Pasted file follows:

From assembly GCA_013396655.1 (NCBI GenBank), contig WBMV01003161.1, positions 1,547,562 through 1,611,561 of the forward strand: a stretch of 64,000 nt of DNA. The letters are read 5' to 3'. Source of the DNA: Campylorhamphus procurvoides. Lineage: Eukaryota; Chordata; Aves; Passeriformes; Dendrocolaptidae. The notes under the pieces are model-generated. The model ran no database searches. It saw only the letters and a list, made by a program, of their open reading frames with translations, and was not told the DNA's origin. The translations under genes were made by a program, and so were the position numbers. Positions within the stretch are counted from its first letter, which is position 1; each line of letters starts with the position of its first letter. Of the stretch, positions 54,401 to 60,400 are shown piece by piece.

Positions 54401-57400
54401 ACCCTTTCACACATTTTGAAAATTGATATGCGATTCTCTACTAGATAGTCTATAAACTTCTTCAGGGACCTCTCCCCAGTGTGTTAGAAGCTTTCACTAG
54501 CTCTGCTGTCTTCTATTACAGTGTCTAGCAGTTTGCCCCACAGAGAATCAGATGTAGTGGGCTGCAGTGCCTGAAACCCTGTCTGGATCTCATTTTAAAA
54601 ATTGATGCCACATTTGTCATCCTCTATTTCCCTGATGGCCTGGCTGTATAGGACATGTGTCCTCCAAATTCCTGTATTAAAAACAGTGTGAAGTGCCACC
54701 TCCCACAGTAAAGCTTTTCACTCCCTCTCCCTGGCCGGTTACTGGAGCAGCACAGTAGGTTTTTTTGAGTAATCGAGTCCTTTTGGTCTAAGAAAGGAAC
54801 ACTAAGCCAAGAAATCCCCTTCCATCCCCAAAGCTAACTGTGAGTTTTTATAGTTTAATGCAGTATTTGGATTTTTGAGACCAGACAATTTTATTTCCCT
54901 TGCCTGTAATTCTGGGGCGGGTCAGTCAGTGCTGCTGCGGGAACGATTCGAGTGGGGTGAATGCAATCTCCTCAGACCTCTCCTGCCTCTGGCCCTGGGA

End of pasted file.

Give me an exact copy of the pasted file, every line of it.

From assembly GCA_013396655.1 (NCBI GenBank), contig WBMV01003161.1, positions 1,547,562 through 1,611,561 of the forward strand: a stretch of 64,000 nt of DNA. The letters are read 5' to 3'. Source of the DNA: Campylorhamphus procurvoides. Lineage: Eukaryota; Chordata; Aves; Passeriformes; Dendrocolaptidae. The notes under the pieces are model-generated. The model ran no database searches. It saw only the letters and a list, made by a program, of their open reading frames with translations, and was not told the DNA's origin. The translations under genes were made by a program, and so were the position numbers. Positions within the stretch are counted from its first letter, which is position 1; each line of letters starts with the position of its first letter. Of the stretch, positions 54,401 to 60,400 are shown piece by piece.

Positions 54401-57400
54401 ACCCTTTCACACATTTTGAAAATTGATATGCGATTCTCTACTAGATAGTCTATAAACTTCTTCAGGGACCTCTCCCCAGTGTGTTAGAAGCTTTCACTAG
54501 CTCTGCTGTCTTCTATTACAGTGTCTAGCAGTTTGCCCCACAGAGAATCAGATGTAGTGGGCTGCAGTGCCTGAAACCCTGTCTGGATCTCATTTTAAAA
54601 ATTGATGCCACATTTGTCATCCTCTATTTCCCTGATGGCCTGGCTGTATAGGACATGTGTCCTCCAAATTCCTGTATTAAAAACAGTGTGAAGTGCCACC
54701 TCCCACAGTAAAGCTTTTCACTCCCTCTCCCTGGCCGGTTACTGGAGCAGCACAGTAGGTTTTTTTGAGTAATCGAGTCCTTTTGGTCTAAGAAAGGAAC
54801 ACTAAGCCAAGAAATCCCCTTCCATCCCCAAAGCTAACTGTGAGTTTTTATAGTTTAATGCAGTATTTGGATTTTTGAGACCAGACAATTTTATTTCCCT
54901 TGCCTGTAATTCTGGGGCGGGTCAGTCAGTGCTGCTGCGGGAACGATTCGAGTGGGGTGAATGCAATCTCCTCAGACCTCTCCTGCCTCTGGCCCTGGGA